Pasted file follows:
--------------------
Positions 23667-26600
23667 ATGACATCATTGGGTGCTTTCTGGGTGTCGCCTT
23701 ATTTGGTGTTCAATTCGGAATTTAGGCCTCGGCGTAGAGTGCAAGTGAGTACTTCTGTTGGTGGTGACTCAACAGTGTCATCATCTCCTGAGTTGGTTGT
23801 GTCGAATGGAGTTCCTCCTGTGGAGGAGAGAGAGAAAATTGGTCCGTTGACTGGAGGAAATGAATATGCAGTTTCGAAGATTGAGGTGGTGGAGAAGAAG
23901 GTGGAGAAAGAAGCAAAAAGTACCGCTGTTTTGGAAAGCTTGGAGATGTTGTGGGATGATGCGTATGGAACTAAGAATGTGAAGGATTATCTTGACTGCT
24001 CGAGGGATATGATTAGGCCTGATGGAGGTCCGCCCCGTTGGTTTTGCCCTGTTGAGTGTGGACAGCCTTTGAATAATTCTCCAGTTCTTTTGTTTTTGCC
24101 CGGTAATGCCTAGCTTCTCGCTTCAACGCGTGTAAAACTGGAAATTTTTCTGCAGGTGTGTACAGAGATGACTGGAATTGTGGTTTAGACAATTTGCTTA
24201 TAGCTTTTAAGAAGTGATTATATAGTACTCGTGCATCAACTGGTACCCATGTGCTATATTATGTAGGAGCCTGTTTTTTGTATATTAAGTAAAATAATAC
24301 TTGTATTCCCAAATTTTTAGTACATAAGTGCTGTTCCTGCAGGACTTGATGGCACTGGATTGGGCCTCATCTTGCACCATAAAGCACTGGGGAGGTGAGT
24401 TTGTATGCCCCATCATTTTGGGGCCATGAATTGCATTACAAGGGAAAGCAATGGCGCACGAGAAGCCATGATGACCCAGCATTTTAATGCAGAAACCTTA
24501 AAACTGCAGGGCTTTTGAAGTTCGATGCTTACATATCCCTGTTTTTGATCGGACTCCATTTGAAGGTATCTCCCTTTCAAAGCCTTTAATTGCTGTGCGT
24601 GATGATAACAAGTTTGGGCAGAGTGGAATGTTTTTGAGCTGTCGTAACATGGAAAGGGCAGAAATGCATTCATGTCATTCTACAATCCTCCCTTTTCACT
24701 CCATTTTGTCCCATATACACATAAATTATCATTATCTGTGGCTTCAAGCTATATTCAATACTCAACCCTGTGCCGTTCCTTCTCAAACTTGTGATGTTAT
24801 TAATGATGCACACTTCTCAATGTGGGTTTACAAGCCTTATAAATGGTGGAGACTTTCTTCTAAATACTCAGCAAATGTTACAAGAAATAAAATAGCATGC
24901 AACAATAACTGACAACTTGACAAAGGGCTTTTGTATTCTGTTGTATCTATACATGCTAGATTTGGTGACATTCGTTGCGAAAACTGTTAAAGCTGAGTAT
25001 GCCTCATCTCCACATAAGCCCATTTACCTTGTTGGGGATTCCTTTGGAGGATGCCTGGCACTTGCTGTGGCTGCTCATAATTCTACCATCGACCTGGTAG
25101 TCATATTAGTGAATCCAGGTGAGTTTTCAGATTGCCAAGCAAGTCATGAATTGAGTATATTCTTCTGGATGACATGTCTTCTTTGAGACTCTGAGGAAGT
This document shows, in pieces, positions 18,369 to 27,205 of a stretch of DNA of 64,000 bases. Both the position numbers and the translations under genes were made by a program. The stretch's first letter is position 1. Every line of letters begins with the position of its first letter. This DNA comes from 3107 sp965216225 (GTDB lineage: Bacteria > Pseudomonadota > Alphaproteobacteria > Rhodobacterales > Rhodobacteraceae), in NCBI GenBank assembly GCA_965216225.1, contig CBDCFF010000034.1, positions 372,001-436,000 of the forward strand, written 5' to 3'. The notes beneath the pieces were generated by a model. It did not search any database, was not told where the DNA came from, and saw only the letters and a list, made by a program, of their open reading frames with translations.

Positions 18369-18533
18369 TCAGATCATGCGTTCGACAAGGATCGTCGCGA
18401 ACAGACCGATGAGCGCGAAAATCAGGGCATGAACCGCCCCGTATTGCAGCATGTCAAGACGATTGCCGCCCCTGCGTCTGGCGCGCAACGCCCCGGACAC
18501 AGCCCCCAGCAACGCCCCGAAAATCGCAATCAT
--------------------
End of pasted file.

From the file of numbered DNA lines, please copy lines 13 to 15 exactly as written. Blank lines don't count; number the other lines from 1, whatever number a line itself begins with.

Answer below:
24701 CCATTTTGTCCCATATACACATAAATTATCATTATCTGTGGCTTCAAGCTATATTCAATACTCAACCCTGTGCCGTTCCTTCTCAAACTTGTGATGTTAT
24801 TAATGATGCACACTTCTCAATGTGGGTTTACAAGCCTTATAAATGGTGGAGACTTTCTTCTAAATACTCAGCAAATGTTACAAGAAATAAAATAGCATGC
24901 AACAATAACTGACAACTTGACAAAGGGCTTTTGTATTCTGTTGTATCTATACATGCTAGATTTGGTGACATTCGTTGCGAAAACTGTTAAAGCTGAGTAT